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Sodium Borohydride CAS 16940-66-2 NaBH4

  • Sodium borohydride, CAS 16940-66-2, NaBH4, Sodium borohydride, sodium tetrahydridoborate, sodium tetrahydroborate
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Sodium borohydride CAS 16940-66-2, also known as sodium tetrahydridoborate and sodium tetrahydroborate, is an inorganic compound with the formula NaBH4 (sometimes written as Na[BH4]). It is a white crystalline solid, usually encountered as an aqueous basic solution. Sodium borohydride is a reducing agent that finds application in papermaking and dye industries. It is also used as a reagent in organic synthesis.

NaBH4 Product Information

Product NameSodium Borohydride
SynonymsAF;COBALT-DOPED SODIUM BOROHYDRIDE;SBH;SODIUM BORANATE;SODIUM BOROHYDRIDE;SODIUM TETRAHYDRIDOBORATE;SODIUM TETRAHYDROBORATE;BH4Na;Borate(1-), tetrahydro-, sodium;Borate(1-),tetrahydro-,sodium;Borate(1-)tetrahydro-,sodium;Borohydrure de sodium;borohydruredesodium;borohydruredesodium(french);borol;hidkitexdf;NaBH4;Sodium tetrahydroborate(1-);sodiumborohydrate
CAS NO16940-66-2
Molecular FormulaBH4Na
Molecular Weight37.83
Melting point>300 °C (dec.)(lit.)
Boiling Point500°C
Flash Point158 °F
Density1.035 g/mL at 25 °C
Appearancewhite crystalline powder
StorageStore in cool, dry conditions in well sealed receptacles away from oxidizing agents
Solubility550 g/L (25 ºC)

CAS 16940-66-2 Details

Sodium borohydride, CAS 16940-66-2, NaBH4, Sodium borohydride, sodium tetrahydridoborate, sodium tetrahydroborate


The compound is soluble in alcohols, certain ethers, and water, although it slowly hydrolyzes.

SolventSolubility (g/(100 mL))

Sodium borohydride is an odorless white to gray-white microcrystalline powder that often forms lumps. It can be purified by recrystallization from warm (50 °C) diglyme. Sodium borohydride is soluble in protic solvents such as water and lower alcohols. It also reacts with these protic solvents to produce H2; however, these reactions are fairly slow. Complete decomposition of a methanol solution requires nearly 90 min at 20 °C. It decomposes in neutral or acidic aqueous solutions, but is stable at pH 14.

Synthesis and handling

For commercial NaBH4 production, the Brown-Schlesinger process and the Bayer process are the most popular methods. In the Brown-Schlesinger process sodium borohydride is industrially prepared from sodium hydride (produced by reacting Na and H2) and trimethyl borate at 250–270 °C:

B(OCH3)3 + 4 NaH → NaBH4 + 3 NaOCH3

Millions of kilograms are produced annually, far exceeding the production levels of any other hydride reducing agent. In the Bayer process, it is produced from inorganic borates, including borosilicate glass and borax (Na2B4O7):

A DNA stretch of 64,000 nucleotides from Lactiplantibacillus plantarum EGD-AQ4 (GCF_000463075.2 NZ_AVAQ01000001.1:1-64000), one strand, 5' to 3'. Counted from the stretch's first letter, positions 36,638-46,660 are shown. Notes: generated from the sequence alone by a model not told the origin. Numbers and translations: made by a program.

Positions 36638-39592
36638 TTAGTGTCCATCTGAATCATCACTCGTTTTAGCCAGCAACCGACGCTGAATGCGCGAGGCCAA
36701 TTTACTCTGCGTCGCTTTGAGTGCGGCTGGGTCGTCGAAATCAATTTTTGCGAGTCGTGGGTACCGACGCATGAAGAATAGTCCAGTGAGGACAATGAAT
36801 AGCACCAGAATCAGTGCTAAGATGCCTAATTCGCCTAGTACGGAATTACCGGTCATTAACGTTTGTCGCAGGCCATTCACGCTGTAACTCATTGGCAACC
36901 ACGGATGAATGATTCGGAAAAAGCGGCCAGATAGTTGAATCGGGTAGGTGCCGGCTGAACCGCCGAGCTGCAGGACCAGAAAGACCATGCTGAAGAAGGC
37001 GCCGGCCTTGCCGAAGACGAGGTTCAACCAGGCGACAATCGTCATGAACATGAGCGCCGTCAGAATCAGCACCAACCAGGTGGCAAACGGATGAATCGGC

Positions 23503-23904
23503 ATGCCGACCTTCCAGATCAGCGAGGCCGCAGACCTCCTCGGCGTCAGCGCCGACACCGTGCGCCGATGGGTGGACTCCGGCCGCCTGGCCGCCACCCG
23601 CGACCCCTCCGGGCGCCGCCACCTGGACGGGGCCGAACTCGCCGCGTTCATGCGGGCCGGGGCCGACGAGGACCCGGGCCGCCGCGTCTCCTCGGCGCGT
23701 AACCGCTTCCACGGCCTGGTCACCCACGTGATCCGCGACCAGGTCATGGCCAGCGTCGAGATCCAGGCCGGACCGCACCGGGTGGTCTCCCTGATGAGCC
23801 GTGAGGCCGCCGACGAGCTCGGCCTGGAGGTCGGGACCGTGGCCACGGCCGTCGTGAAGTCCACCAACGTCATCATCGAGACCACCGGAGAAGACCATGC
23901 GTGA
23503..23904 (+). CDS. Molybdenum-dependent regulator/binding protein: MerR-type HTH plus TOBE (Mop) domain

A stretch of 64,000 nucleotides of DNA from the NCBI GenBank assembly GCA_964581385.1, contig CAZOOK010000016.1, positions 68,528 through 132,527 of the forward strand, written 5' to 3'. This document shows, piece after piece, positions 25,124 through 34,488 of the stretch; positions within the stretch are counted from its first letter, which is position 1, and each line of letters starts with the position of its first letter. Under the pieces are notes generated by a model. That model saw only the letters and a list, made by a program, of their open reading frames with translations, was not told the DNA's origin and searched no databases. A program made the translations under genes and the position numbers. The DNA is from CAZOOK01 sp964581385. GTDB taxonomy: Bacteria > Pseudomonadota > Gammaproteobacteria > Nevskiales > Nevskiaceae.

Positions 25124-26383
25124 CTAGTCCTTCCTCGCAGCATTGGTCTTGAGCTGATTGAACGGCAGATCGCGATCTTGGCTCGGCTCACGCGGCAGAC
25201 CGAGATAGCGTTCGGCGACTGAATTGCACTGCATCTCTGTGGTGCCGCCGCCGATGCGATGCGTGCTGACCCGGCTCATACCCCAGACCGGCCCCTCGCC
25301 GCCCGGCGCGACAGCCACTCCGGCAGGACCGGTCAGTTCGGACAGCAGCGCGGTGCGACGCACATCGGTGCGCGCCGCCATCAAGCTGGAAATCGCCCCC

Na2B4O7 + 16 Na + 8 H2 + 7 SiO2 → 4 NaBH4 + 7 Na2SiO3

Magnesium is a less expensive reductant, and could in principle be used instead:

8 MgH2 + Na2B4O7 + Na2CO3 → 4 NaBH4 + 8 MgO + CO2


2 MgH2 + NaBO2 → NaBH4 + 2 MgO


Paper manufacture

The dominant application of sodium borohydride is the production of sodium dithionite from sulfur dioxide: Sodium dithionite is used as a bleaching agent for wood pulp and in the dyeing industry.

It has been tested as pretreatment for pulping of wood, but is too costly to be commercialized.

Chemical synthesis

Sodium borohydride reduces aldehydes and ketones to give the related alcohols. This reaction is used in the production of various antibiotics including chloramphenicol, dihydrostreptomycin, and thiophenicol. Various steroids and vitamin A are prepared using sodium borohydride in at least one step.

Niche or abandoned applications

Sodium borohydride has been considered as a way to store hydrogen for hydrogen-fueled vehicles, as it is safer (being stable in dry air) and more efficient on a weight basis than most other alternatives. The hydrogen can be released by simple hydrolysis of the borohydride. However, such a usage would need a cheap, relatively simple, and energy-efficient process to recycle the hydrolysis product, sodium metaborate, back to the borohydride. No such process was available as of 2007.

Although practical temperatures and pressures for hydrogen storage have not been achieved, in 2012 a core–shell nanostructure of sodium borohydride was used to store, release and reabsorb hydrogen under moderate conditions.

Skilled professional conservator/restorers have used sodium borohydride to minimize or reverse foxing in old books and documents.


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